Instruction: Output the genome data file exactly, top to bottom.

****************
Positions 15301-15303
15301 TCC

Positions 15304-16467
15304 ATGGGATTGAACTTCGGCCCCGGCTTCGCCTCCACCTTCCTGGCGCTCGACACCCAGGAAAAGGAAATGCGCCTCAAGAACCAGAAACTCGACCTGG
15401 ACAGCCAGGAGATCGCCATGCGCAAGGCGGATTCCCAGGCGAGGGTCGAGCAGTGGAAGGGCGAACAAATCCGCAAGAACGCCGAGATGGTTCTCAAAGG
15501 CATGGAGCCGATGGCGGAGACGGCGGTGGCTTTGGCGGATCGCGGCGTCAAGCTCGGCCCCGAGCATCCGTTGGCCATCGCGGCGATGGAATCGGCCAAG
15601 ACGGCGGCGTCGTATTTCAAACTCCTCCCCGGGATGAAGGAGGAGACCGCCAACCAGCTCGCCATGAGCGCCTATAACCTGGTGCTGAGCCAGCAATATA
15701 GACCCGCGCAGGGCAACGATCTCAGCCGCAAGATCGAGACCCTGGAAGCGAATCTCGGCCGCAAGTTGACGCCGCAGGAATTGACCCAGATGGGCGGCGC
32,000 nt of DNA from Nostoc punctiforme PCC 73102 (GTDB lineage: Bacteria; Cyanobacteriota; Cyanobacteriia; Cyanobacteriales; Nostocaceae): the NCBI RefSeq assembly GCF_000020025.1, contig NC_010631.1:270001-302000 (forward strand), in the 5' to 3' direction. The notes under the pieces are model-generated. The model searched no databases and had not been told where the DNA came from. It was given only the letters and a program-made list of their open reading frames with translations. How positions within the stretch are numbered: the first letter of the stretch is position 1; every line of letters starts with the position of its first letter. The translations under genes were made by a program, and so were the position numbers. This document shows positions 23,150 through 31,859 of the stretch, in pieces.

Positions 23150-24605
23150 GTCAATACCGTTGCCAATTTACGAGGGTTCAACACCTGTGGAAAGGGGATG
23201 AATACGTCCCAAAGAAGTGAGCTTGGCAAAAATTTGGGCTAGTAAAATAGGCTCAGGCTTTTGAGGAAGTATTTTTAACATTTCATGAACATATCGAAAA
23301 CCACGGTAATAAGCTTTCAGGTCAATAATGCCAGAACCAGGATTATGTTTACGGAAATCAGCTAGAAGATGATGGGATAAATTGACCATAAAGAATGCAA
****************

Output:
Positions 15301-15303
15301 TCC

Positions 15304-16467
15304 ATGGGATTGAACTTCGGCCCCGGCTTCGCCTCCACCTTCCTGGCGCTCGACACCCAGGAAAAGGAAATGCGCCTCAAGAACCAGAAACTCGACCTGG
15401 ACAGCCAGGAGATCGCCATGCGCAAGGCGGATTCCCAGGCGAGGGTCGAGCAGTGGAAGGGCGAACAAATCCGCAAGAACGCCGAGATGGTTCTCAAAGG
15501 CATGGAGCCGATGGCGGAGACGGCGGTGGCTTTGGCGGATCGCGGCGTCAAGCTCGGCCCCGAGCATCCGTTGGCCATCGCGGCGATGGAATCGGCCAAG
15601 ACGGCGGCGTCGTATTTCAAACTCCTCCCCGGGATGAAGGAGGAGACCGCCAACCAGCTCGCCATGAGCGCCTATAACCTGGTGCTGAGCCAGCAATATA
15701 GACCCGCGCAGGGCAACGATCTCAGCCGCAAGATCGAGACCCTGGAAGCGAATCTCGGCCGCAAGTTGACGCCGCAGGAATTGACCCAGATGGGCGGCGC
32,000 nt of DNA from Nostoc punctiforme PCC 73102 (GTDB lineage: Bacteria; Cyanobacteriota; Cyanobacteriia; Cyanobacteriales; Nostocaceae): the NCBI RefSeq assembly GCF_000020025.1, contig NC_010631.1:270001-302000 (forward strand), in the 5' to 3' direction. The notes under the pieces are model-generated. The model searched no databases and had not been told where the DNA came from. It was given only the letters and a program-made list of their open reading frames with translations. How positions within the stretch are numbered: the first letter of the stretch is position 1; every line of letters starts with the position of its first letter. The translations under genes were made by a program, and so were the position numbers. This document shows positions 23,150 through 31,859 of the stretch, in pieces.

Positions 23150-24605
23150 GTCAATACCGTTGCCAATTTACGAGGGTTCAACACCTGTGGAAAGGGGATG
23201 AATACGTCCCAAAGAAGTGAGCTTGGCAAAAATTTGGGCTAGTAAAATAGGCTCAGGCTTTTGAGGAAGTATTTTTAACATTTCATGAACATATCGAAAA
23301 CCACGGTAATAAGCTTTCAGGTCAATAATGCCAGAACCAGGATTATGTTTACGGAAATCAGCTAGAAGATGATGGGATAAATTGACCATAAAGAATGCAA